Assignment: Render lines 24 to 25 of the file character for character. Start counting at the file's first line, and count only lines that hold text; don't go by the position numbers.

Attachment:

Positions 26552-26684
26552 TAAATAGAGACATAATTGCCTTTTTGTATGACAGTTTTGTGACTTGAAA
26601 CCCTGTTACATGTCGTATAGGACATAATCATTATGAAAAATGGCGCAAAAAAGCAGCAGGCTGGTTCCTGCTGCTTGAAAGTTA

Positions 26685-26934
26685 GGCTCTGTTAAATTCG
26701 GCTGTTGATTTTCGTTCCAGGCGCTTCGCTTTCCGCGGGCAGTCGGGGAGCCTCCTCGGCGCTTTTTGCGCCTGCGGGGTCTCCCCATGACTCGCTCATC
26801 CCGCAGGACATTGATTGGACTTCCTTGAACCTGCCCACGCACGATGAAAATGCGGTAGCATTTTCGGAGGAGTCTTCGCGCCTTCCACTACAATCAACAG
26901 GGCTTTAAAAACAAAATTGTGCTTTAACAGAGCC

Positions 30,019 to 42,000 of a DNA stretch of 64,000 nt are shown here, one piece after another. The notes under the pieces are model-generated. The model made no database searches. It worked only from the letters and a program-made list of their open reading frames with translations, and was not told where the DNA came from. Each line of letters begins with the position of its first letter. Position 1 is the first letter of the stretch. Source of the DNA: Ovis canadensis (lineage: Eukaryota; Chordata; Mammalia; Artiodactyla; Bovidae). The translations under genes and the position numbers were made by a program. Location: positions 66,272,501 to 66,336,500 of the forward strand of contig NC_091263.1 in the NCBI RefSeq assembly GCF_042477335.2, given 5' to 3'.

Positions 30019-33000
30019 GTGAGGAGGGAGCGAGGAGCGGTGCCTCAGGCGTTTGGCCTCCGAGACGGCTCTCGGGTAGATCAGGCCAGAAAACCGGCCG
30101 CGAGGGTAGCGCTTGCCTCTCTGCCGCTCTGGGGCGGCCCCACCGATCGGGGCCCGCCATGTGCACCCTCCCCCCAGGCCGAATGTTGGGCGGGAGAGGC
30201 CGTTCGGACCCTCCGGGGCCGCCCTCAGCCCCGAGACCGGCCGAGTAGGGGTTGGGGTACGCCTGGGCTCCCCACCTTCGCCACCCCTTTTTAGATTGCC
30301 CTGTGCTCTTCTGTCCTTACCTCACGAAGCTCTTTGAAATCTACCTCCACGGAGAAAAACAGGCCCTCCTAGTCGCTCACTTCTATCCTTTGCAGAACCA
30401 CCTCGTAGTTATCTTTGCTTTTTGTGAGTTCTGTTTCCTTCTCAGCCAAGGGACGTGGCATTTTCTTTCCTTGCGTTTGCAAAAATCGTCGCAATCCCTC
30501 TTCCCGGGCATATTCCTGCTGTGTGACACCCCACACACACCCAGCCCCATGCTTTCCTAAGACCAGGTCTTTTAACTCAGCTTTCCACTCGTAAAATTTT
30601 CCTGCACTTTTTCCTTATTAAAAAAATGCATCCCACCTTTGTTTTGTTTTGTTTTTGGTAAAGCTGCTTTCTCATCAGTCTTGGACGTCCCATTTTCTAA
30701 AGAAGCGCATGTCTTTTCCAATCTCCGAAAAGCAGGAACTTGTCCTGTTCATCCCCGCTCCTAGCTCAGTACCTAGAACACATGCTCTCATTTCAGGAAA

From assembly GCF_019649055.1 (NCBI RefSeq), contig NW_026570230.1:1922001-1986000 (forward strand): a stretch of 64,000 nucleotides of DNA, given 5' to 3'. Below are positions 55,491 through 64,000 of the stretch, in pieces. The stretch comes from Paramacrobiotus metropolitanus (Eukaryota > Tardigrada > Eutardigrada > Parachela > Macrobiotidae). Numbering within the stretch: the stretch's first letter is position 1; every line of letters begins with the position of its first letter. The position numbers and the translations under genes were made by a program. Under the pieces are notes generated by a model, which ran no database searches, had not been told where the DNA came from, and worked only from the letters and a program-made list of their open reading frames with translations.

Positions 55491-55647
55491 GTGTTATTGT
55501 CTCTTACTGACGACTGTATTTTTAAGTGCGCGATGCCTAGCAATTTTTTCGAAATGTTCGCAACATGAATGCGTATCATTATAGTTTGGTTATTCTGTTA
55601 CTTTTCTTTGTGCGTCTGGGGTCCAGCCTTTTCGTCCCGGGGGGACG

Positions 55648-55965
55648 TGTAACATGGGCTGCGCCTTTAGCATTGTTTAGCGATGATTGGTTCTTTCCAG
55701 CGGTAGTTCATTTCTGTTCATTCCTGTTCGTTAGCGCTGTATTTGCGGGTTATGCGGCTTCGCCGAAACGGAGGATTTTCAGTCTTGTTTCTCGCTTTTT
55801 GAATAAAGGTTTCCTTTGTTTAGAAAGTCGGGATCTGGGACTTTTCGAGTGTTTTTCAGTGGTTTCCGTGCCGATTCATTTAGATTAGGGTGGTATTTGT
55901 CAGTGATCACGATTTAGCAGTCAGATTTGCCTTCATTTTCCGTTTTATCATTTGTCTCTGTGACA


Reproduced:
Positions 55648-55965
55648 TGTAACATGGGCTGCGCCTTTAGCATTGTTTAGCGATGATTGGTTCTTTCCAG